Feeling Blue? 5 Emotions That Can Wreck Your Finances
Emotions, when channeled in a healthy way, are great. But when your emotions get out of control, they can cause you to do things that are harmful to your financial health. Here are six emotions that may be putting your personal finances at risk.
Do family members constantly come to you for a loan? If you always say ‘yes,’ out of guilt, you need to stop before you go broke. Don’t lend money to friends and family unless you have the means and actually want to provide the loan. Even if someone has done you a favor in the past, you are not obligated to dole out loans. It’s your money and your life. Besides, there’s a chance you’ll never get the money back. A Journal of Economic Psychology study titled “Lender’s Blind Trust and Borrowers’ Blind Spots” found many borrowers treat loans as gifts. If the loan does get repaid, you may not receive the entire amount. The study found that borrowers tend to think they paid back more than they actually did. Also, many borrowers are not aware of the negative feelings that lenders may feel if the loan isn’t paid back on time. So do yourself a favor and avoid letting guilt put you in a tight financial spot.
Angry feelings can cloud your ability to think clearly and cause you to make terrible financial decisions. For example, significant debt (and the debt collection calls that often come along with it) can be a source of anger. If you let this anger fester, you could become overwhelmed and not take the necessary steps to get back on track with your finances. “Being in debt can be very stressful on many levels and getting angry is one way in which we try to cope with the situation. We often have regrets about our debt because the likelihood is that we don’t have many assets to show for it. This regret becomes more prominent as we realize what it will take in terms of financial sacrifices to turn things around,” said personal finance blogger Hayley, founder of Disease Called Debt.
If you’re feeling down in the dumps, you may be more likely to overspend so you can feel happy again. That quick high may help you feel better for a moment, but it could have a negative long-term impact on your finances. Every time you’re sad, you may automatically turn to the mall as a way to temporarily forget your worries. If you had a bad day at work or just got some bad news, don’t go to the store. You’ll be more likely to justify your purchase when you’re feeling emotional. Author John Olsen said the search for happiness causes many consumers to spend lavishly. “We all want to be happy. That’s why we do everything in our power to be happy. We buy expensive cars, take our kid to the best schools, live in the best neighborhoods, buy the best houses, shop in our preferred shopping places, shop our desired products, look for our dream jobs and do literally everything in the name of attaining happiness,” said Olsen.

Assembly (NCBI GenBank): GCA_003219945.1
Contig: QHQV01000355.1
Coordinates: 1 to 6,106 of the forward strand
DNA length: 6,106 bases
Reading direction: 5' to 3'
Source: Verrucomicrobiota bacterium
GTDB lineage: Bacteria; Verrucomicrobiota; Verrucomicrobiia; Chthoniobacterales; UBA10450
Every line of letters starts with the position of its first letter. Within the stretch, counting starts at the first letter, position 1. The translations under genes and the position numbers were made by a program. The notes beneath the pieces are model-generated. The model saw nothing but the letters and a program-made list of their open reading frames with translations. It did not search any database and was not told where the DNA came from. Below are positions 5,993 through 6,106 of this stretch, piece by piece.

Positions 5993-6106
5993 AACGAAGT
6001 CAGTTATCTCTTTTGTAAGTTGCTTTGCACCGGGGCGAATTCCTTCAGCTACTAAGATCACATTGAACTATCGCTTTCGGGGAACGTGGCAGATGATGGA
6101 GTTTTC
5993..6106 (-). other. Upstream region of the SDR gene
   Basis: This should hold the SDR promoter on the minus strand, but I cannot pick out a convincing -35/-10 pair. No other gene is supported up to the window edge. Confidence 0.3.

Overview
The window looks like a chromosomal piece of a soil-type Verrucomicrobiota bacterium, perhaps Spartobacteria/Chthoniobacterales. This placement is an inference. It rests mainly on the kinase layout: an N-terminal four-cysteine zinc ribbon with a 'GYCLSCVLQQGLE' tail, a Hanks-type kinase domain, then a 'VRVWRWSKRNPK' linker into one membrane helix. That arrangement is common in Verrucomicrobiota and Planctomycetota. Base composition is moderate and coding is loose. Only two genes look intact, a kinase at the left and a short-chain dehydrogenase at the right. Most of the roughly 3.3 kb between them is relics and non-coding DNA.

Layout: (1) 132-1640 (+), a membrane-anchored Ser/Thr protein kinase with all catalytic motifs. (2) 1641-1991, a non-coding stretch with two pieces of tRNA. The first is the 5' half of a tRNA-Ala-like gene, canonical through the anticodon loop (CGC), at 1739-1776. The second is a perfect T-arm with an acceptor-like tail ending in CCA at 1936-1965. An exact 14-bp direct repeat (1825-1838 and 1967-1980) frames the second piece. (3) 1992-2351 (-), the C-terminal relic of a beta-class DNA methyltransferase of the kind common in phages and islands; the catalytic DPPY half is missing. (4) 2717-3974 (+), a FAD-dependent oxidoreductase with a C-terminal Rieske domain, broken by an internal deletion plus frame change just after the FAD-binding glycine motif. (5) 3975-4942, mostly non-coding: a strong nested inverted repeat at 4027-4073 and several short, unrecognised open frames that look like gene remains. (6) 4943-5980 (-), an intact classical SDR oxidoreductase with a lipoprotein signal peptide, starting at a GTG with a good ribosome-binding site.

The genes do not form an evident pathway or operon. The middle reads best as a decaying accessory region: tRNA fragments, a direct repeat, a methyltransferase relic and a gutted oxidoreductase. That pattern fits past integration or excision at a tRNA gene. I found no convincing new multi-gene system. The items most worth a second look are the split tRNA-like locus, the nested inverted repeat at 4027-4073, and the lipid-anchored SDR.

Fear can hold you back not only in life but also when it comes to managing your personal finances. For example, fear can cause you to shy away from investing in stocks and instead invest your money in safer vehicles such as bonds and CDs. This will only serve to stunt your wealth-building potential.
Trying to keep up with friends and neighbors will impress them but leave your bank account balance running on empty. As you struggle to keep up, you’ll rely on credit to help finance your borrowed lifestyle. Get Rich Slowly’s Holly Johnson says this is a quick way to dig yourself deeper into debt. “That’s the thing about credit. It makes you feel like you can afford it. That new car only costs $299 per month, after all, and the minimum payment on your credit cards barely budges when you add to your balance each month. It’s so easy to go through the motions — buying the things your neighbors buy and taking your family on vacations like everyone else does. That’s why easy credit is a curse for some people, and why many experts like Dave Ramsey suggest avoiding it altogether,” warned Johnson. If your friends are that concerned about how good you look or what car you drive, it’s time to get some new friends.
More from Money & Career Cheat Sheet:
- 5 Things to Know Before You Lend Money to Friends and Family
- Money Lessons You Can Learn from Your Broke Friends
- How Anger Can Hurt Your Finances